Cross and Suffering Meditation: Lent 2 2021

During the season of Lent, my husband, Pastor Patrick Sipes, will be our guest blogger with a series of tactile meditations exploring Sunday’s Gospel text. He is currently serving as the transitional minister at First Evangelical Lutheran Church in North Platte, Nebraska, and will be inviting congregation members into these meditations in worship. May God bless you as you explore Scripture through Prayer.

Items needed: a small cross, could be made of wood, ceramic, metal, or even paper. A cross you can trace and hold in your hand.

“Day 19” by redbettyblack on

The Gospel reading for the Second Sunday of Lent has Jesus instructing us to pick up our cross and follow him. These are some frightening instructions if you delve into them. They ask us to pick something up that will cause us suffering and death, but at the same time as Christians, we believe the death that happens there is also the source of new life and resurrection. However, this is a tall order. We are hardwired as human beings to avoid things that cause us pain be it physical, mental, or emotional. From some painful events in my own life that I refused to watch at the time, I learned that overcoming this aversion to pain and having a basic willingness to actually look at the suffering of others is the starting point of compassion. As a place of beginning to look at suffering, I choose to look at Jesus on the cross. I do so because I believe we find in Jesus all the suffering of the world united. Further, if I can begin to look at his suffering there, I have the strength to look at suffering in other places and the wisdom to see it as Jesus’ suffering as well.

As we begin our reflection today, I invite you to pick up your cross, as Jesus asked you to do, and hold it in your hand. With you finger or your thumb, begin to trace the cross from top to bottom and side to side, top to bottom and side to side. 

On this cross, if we dare to look, we will see Jesus suffering, but what’s more, as he promises us that we are in him and he is in us, his suffering is our suffering, and truly, in him is the suffering of the whole world. To look at a cross is to take the bold step of opening your eyes to seeing all those who suffer in the world.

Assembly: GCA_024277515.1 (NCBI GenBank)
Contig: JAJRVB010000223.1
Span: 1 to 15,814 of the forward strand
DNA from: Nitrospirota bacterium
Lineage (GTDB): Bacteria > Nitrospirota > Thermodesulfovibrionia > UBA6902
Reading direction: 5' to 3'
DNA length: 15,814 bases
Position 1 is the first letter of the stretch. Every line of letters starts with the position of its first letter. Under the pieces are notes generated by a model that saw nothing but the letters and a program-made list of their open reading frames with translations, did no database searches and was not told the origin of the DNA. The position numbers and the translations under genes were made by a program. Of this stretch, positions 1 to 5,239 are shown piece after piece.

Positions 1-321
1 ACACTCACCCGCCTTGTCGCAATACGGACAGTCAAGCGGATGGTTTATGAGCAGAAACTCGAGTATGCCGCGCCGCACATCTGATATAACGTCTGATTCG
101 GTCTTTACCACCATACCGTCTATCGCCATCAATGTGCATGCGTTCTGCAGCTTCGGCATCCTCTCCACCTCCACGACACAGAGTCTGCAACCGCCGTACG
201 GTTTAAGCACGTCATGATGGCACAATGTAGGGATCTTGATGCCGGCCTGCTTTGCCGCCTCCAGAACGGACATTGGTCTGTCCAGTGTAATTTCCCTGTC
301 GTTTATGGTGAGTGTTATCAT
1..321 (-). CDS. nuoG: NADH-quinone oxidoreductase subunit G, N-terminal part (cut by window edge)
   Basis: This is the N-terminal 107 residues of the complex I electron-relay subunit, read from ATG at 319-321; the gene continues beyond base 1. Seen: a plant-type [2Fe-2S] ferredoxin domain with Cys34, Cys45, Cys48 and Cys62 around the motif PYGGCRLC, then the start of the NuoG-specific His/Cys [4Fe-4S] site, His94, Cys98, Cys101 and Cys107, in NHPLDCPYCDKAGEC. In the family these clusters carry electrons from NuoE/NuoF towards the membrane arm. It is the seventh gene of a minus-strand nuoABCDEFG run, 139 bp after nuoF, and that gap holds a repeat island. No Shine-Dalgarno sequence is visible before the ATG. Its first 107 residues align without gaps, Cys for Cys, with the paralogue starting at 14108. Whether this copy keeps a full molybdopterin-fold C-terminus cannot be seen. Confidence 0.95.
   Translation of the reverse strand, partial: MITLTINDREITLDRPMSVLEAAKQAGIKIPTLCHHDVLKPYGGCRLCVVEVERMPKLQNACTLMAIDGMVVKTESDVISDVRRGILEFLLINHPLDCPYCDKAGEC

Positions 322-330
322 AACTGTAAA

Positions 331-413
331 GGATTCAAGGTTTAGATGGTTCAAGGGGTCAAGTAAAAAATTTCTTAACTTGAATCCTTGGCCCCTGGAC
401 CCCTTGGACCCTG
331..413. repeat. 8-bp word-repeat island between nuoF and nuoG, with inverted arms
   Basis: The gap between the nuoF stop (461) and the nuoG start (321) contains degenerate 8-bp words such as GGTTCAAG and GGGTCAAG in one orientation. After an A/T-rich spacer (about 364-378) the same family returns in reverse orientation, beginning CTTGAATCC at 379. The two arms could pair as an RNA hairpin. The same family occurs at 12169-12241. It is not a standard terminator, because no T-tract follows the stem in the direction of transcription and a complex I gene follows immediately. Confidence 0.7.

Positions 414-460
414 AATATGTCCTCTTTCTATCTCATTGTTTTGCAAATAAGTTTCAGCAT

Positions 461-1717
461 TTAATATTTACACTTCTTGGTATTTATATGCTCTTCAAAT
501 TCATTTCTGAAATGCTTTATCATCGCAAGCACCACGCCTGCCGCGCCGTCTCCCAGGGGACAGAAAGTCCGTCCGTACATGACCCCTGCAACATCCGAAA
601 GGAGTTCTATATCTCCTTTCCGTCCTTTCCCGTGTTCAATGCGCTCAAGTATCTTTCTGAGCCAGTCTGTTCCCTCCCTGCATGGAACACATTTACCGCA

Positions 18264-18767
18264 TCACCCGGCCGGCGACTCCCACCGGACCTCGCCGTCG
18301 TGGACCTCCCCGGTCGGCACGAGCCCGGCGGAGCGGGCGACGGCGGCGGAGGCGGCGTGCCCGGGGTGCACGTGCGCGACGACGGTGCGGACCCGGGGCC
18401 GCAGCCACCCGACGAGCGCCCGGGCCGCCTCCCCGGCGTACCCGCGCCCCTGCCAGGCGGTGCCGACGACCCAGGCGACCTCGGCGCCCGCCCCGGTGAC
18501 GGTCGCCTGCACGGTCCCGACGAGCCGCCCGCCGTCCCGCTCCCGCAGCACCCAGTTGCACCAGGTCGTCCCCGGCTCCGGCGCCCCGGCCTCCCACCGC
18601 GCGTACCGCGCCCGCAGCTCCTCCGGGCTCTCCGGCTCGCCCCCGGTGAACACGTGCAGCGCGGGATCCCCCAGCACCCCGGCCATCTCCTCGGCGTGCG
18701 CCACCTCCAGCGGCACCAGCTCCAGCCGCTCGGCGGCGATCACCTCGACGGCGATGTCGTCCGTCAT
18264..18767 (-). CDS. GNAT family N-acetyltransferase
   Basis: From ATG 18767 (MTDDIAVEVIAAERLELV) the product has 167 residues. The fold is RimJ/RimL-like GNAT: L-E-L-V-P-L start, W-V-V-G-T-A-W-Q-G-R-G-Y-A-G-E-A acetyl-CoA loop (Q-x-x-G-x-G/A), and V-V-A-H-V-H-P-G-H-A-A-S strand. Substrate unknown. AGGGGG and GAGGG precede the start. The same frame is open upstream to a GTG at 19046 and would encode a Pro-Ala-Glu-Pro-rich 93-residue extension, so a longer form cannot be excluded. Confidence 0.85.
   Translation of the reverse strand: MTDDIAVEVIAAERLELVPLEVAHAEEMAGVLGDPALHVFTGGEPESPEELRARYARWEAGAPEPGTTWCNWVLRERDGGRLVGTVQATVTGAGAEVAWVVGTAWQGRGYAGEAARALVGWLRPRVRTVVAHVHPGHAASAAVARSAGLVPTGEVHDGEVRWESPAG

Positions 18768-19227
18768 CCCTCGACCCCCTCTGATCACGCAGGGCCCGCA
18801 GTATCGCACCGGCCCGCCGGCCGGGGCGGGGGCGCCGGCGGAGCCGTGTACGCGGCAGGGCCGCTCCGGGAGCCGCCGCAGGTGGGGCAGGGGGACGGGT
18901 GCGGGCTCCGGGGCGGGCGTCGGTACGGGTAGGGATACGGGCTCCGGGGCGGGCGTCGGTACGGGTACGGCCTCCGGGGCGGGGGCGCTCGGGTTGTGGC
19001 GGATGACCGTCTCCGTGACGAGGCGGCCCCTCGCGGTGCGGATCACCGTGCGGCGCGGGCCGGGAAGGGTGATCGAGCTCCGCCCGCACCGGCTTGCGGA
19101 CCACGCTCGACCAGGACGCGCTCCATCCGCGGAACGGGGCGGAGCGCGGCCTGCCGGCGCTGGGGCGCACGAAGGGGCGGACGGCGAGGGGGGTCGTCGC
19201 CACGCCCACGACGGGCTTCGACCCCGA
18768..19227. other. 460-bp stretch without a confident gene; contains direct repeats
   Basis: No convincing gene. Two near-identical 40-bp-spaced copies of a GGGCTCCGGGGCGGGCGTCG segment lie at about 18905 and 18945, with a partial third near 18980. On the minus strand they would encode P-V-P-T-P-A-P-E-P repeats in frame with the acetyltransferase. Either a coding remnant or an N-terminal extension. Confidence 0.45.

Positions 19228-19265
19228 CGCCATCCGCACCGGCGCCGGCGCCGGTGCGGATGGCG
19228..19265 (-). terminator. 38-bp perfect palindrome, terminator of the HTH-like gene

If you are willing to look at this suffering, I invite you to take some time to look at your cross. As you do so, bring to mind the places where you know suffering to be in this world. It may be in your own body, or other places in your life. It may be in your neighborhood, or your place of work, it may be across town, across the state or across the world. Bring these places of suffering to mind, and then bring them to Jesus and to his cross. Take the time you need to bring to mind the places of suffering that you know of. As you do this, recognize how through the cross suffering is united. Notice that your suffering is the suffering of others, and their suffering is your own, and all of your suffering is united through Christ’s suffering. This can feel overwhelming at first but sit with it for a moment and what will begin to emerge is a deep knowing that what this really means is that through the cross you never suffer alone. Suffering wishes you to feel alone, suffering wishes you to feel disconnected from others and the world around you but through the cross we are never alone.

What’s more, for Christians, the cross is the way to new life, the death it brought Jesus was the way in which he defeated death. As you continue to hold your cross, as you continue to trace it, bring to mind where you are in need of new life. Bring to mind those places that might be feeling a little dead to you, those places that are looking like last year’s flowers dried out and dead through the winter. Take some time in your prayer to bring those things to Jesus. Tell him about them, place them in his hands, let go of them as you see fit, to one you trust such as him. And now the hard part…wait.

Wait and see what happens. But as you do, know that this is part of your prayer as well, that continuous sort of prayer that Paul talks about is embodied in your waiting, and coming full circle, in the suffering your waiting might cause you, know that Jesus is with you.


If you would like to explore this text as a family devotion, check out my post for Lent in a Dish 2021 on Family God Time:

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